Following the return of the Ranger to the United States in 2018 and next year’s Maverick debut, it would seem Ford will up its truck game furthermore with a Bronco-based pickup. A new report from Automobile Magazine claims the off-roading SUV will gain a bed by mid-2024, which would make it a 2025MY.
While that’s a long way off, Blue Oval is keen on fast-tracking the model’s development and bring the launch date forward to as early as 2022. Best-case scenario, the Jeep Gladiator competitor will end up as a 2023MY, complete with all the off-road goodies of the SUV. Expect the GOAT drive modes, Sasquatch package, and just about the same wide variety of trim levels.
Gallery: 2021 Ford Bronco
Much like Jeep is doing with the Wrangler-based Gladiator, Ford apparently wants to sell the Bronco truck exclusively with four doors, at a base price of approximately $30,000. A fully loaded limited-run First Edition in the same vein as the Bronco SUV’s immensely popular special version is planned, but it’ll cost you about double the entry-level model.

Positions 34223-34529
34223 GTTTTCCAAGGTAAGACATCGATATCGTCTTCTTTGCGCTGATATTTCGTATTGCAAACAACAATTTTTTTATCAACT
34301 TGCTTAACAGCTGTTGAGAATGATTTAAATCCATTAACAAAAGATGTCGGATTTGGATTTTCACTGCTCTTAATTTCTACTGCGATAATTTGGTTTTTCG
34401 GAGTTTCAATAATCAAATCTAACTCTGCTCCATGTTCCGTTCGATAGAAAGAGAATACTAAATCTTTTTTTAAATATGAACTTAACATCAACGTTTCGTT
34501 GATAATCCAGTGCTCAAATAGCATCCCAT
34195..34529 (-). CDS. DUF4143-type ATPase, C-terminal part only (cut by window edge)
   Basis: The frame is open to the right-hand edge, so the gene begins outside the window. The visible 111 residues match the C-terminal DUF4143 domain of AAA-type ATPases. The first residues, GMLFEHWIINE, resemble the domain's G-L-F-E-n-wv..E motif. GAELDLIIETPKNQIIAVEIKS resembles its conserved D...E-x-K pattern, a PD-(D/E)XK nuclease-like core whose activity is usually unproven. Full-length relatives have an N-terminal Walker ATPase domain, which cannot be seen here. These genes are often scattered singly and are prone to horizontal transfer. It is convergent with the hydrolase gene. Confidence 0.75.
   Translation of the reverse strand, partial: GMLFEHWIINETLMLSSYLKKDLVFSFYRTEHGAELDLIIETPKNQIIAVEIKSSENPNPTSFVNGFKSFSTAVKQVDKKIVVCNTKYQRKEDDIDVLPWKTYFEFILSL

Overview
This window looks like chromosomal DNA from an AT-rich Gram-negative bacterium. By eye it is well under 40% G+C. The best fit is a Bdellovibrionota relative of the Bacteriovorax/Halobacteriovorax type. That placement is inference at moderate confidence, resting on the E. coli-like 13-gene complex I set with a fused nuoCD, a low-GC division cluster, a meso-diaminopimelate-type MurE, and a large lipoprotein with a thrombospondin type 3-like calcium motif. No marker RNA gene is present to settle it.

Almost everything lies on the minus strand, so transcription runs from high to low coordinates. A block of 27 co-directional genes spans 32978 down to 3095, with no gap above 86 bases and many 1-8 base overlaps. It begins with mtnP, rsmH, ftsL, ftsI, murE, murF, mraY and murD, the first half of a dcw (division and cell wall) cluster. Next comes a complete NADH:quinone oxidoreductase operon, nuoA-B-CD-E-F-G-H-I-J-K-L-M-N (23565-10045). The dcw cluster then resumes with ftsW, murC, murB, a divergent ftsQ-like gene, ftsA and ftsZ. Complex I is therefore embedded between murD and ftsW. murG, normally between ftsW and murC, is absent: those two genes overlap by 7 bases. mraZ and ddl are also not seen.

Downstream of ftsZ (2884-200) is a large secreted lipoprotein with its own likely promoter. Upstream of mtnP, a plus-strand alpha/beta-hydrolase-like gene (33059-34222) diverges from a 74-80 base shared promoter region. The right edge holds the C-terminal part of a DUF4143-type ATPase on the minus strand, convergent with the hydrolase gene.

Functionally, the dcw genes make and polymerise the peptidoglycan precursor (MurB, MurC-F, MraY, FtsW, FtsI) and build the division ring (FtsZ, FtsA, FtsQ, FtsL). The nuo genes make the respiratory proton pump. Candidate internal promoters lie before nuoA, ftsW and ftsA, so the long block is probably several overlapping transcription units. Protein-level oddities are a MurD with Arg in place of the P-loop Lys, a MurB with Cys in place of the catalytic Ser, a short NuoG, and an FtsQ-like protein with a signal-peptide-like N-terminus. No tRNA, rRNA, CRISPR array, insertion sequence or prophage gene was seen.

As far as engines are concerned, the bed-equipped Bronco is expected to feature the familiar 2.3-liter four-pot and 2.7-liter six-cylinder turbocharged gasoline units. The report goes on to mention the yet-to-be-confirmed Bronco Raptor’s 3.0-liter EcoBoost V6 won’t be coming to the pickup, but don’t fret as something even beefier is apparently on the agenda. Rumor has it a 5.0-liter V8 is earmarked for the flagship Bronco truck, although that remains to be seen.
Gearboxes will include the usual suspects, namely the seven-speed manual and 10-speed automatic. If a V8-powered Bronco pickup is indeed on the agenda, it’ll likely come exclusively with a two-pedal setup.
A Bronco truck would be an interesting decision taken by Ford taking into account there’s a risk it might cannibalize sales of the Ranger. The latter is expected to switch to a new generation as early as next year and get a US-bound Raptor derivative powered by a 325-horsepower 2.7-liter V6, but nothing is official at this point.